A safe deposit box seems like the perfectly logical place to store a will and other estate planning documents. They are probably the most important documents we will ever have, so shouldn’t they be kept in the safest place?
But is it a safety deposit box the best place? Or should you keep it in a fireproof safe in your home? With your lawyer? The court? Or somewhere else altogether?
[Note: This post was written while I was a practicing attorney running a diverse solo law practice, and it is one of a small number of “legacy posts” that I have retained on the site. When published, this was one of my most popular posts. Since April 2015, I have been working as an executive coach and writer, and I am not currently available for legal engagements.]
Although I mention it again below, this bears stating here at the outset and repeating: Whatever option you choose, make sure your executor knows what you did!
Safe Deposit Box
Although clients often instinctively want to put wills in a safe deposit box, many estate planning lawyers suggest not to keep a will or other important estate planning paperwork there.
The problem arises with the fact that many states seal a safe deposit box when informed of the death of the owner, and a court order must be issued to request that the box be opened to search for the will. Although probate courts will generally issue this order “immediately”, in practice there is still a delay until the request is made to the court (or the court acts on its own) and the order is actually granted.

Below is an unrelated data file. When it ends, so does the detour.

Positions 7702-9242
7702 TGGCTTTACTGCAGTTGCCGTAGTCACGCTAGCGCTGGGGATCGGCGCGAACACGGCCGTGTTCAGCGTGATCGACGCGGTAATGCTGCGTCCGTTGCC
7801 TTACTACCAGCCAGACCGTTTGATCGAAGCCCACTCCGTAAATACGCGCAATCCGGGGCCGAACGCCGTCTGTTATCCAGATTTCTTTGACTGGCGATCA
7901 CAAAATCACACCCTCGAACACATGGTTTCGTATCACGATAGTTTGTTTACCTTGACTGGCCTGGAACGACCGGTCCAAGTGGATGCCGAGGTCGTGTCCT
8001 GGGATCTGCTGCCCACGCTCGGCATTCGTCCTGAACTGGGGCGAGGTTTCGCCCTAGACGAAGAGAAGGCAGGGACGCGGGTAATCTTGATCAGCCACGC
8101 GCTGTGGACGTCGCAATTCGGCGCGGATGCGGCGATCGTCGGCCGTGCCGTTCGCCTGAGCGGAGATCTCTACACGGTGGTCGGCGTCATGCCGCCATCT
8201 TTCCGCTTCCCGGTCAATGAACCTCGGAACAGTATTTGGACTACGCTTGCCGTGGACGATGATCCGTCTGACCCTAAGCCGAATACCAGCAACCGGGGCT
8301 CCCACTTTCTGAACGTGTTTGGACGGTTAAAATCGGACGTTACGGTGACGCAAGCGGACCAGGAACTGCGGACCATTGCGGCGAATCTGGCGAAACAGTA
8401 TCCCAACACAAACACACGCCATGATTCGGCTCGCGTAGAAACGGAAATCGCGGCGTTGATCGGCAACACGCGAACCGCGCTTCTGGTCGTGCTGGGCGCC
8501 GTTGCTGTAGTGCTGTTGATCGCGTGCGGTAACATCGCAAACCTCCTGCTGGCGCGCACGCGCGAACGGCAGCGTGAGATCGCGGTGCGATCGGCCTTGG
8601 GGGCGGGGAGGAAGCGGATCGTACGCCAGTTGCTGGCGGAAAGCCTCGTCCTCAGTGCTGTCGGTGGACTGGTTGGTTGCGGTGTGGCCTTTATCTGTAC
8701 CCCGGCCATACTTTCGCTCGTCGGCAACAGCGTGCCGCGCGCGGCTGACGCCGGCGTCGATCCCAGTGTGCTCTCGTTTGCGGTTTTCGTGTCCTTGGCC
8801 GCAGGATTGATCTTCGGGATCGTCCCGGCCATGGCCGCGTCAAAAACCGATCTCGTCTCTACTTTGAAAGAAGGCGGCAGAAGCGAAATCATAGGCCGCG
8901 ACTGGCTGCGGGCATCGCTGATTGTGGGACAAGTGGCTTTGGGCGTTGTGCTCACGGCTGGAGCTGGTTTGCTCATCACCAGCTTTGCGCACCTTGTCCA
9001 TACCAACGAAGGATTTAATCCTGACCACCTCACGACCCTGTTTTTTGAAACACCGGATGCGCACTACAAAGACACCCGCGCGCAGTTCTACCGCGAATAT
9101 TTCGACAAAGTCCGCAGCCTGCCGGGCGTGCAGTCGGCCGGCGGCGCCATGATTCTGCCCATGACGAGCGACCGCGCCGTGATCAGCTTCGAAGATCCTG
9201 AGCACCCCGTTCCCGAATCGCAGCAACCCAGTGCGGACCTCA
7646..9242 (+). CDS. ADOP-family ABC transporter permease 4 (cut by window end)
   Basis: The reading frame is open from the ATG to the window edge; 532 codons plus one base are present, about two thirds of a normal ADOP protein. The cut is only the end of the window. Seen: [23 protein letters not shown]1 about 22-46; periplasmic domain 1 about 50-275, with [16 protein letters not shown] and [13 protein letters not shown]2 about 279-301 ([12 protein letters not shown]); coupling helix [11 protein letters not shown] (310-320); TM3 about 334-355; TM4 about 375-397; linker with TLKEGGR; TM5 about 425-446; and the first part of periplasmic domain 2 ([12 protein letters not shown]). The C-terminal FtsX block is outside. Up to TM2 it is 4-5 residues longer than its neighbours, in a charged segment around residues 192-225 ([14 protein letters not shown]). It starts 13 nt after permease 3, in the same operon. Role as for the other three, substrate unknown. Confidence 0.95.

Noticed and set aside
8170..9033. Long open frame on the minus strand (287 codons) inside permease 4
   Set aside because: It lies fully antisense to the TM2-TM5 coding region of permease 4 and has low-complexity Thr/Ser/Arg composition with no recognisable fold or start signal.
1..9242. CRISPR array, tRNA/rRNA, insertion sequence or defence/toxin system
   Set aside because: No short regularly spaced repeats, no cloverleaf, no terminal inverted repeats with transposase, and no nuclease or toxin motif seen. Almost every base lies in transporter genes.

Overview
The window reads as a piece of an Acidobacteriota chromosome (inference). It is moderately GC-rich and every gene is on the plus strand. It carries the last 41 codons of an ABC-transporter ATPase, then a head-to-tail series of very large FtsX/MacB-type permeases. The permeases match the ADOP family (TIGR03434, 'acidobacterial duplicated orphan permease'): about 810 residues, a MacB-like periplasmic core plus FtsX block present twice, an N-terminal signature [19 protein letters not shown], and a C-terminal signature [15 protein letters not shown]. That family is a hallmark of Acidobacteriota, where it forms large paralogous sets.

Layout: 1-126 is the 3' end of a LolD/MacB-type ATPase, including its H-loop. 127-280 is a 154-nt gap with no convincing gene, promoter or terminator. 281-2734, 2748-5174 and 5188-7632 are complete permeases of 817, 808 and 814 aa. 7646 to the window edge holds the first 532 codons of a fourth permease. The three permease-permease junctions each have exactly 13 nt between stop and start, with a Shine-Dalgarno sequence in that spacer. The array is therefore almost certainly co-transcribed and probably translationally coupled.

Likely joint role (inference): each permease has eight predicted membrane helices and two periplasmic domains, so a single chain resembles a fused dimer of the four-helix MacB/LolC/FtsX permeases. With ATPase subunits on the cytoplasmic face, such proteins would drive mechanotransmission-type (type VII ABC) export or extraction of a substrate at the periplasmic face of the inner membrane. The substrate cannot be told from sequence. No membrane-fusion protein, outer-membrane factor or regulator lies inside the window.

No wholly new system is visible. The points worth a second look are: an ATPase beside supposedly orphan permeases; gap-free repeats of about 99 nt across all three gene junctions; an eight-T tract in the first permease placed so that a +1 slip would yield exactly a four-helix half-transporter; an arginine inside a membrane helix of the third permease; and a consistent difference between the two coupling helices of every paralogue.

Documents that are generally allowed to be released include the will, any deed to a cemetery or burial plot and any life insurance policy for the named beneficiary. I mention below (by way of example) some basic information about two states, Connecticut and New York, although more complete and updated information may be applicable if and when it is needed by your heirs. Following this information is a discussion of other options for keeping your estate planning documents, such as with an attorney, with the court or in a fireproof safe in your home.
In Connecticut, there is a standard form to request that a safe deposit box be opened after the death of an individual (click here), which should be submitted to the decedent’s corresponding court of probate. The form may be submitted by a next of kin, spouse, or any person showing a sufficient interest in the presence of a will to obtain any will or cemetery deed in the safe deposit box. The court may also issue an order ex parte. In all cases, an officer of the bank must oversee the process and report back to the court.